20110401, 11:08  Link #22494  
別にいいけど
Join Date: Jul 2007
Location: forever lost inside a logic error

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Let me make a question. the chance of a coin toss to give head as a result is 50% as per probabilistic rules the probabilities of two different events happening must be multiplied. therefore the chance of two coin toss to give both head is 0.5 x 0.5 = 0.25 So far it's not debatable. Now let's say the first coin toss ha been done already and it was a head. What is the probability that the second coin toss will give head as well?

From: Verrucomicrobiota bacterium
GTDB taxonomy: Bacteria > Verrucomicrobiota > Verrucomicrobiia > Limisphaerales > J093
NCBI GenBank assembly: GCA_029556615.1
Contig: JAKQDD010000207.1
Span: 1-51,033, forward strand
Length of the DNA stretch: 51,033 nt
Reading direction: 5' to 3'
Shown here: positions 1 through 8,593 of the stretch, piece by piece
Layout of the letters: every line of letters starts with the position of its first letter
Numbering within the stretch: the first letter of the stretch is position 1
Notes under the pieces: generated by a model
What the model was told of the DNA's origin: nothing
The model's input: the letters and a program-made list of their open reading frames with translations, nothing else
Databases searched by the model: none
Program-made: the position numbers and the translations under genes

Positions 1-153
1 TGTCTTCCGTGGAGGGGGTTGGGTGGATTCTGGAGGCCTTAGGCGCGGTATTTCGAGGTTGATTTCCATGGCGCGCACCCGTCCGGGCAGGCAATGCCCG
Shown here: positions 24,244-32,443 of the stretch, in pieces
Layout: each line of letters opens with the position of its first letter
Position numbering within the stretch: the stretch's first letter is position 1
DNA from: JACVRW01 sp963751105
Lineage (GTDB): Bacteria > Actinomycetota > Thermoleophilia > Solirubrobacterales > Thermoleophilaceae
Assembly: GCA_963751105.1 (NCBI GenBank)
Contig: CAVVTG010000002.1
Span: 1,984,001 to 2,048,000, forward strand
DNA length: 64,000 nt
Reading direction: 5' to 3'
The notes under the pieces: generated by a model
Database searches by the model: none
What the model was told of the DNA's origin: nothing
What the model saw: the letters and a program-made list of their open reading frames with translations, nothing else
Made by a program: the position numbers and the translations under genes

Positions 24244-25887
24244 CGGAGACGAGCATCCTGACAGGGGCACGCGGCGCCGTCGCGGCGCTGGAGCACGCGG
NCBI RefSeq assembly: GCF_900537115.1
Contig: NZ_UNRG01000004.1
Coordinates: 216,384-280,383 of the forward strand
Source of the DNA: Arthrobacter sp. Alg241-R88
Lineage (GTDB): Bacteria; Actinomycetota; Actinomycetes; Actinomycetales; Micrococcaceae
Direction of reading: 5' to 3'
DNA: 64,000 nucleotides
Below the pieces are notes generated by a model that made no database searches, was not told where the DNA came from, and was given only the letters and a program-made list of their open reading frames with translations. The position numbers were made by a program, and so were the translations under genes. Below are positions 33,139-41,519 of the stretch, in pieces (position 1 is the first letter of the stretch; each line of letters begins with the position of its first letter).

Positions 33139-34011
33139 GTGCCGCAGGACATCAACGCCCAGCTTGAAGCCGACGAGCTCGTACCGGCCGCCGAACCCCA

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Last edited by JanPoo; 20110401 at 11:56. 

20110401, 12:10  Link #22495  
Senior Member
Join Date: Jun 2010

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The thing is, your argument about a deterministic universe seems to destroy the rest of your argument. As far as I can tell, following your logic, it's invalid to apply probabilities to ANYTHING ever because everything has an 100% chance of happening or a 0% chance of happening. The thing is... that isn't how probability works. Probability is merely quantifying the uncertainty of on the information we don't have. Whether we don't have that information because it hasn't happened yet (and we don't know enough variables to predict that) or because the result has been hidden from us is irrelevant. 

20110401, 12:21  Link #22496  
別にいいけど
Join Date: Jul 2007
Location: forever lost inside a logic error

The question is: what's the probability of both coins to give head.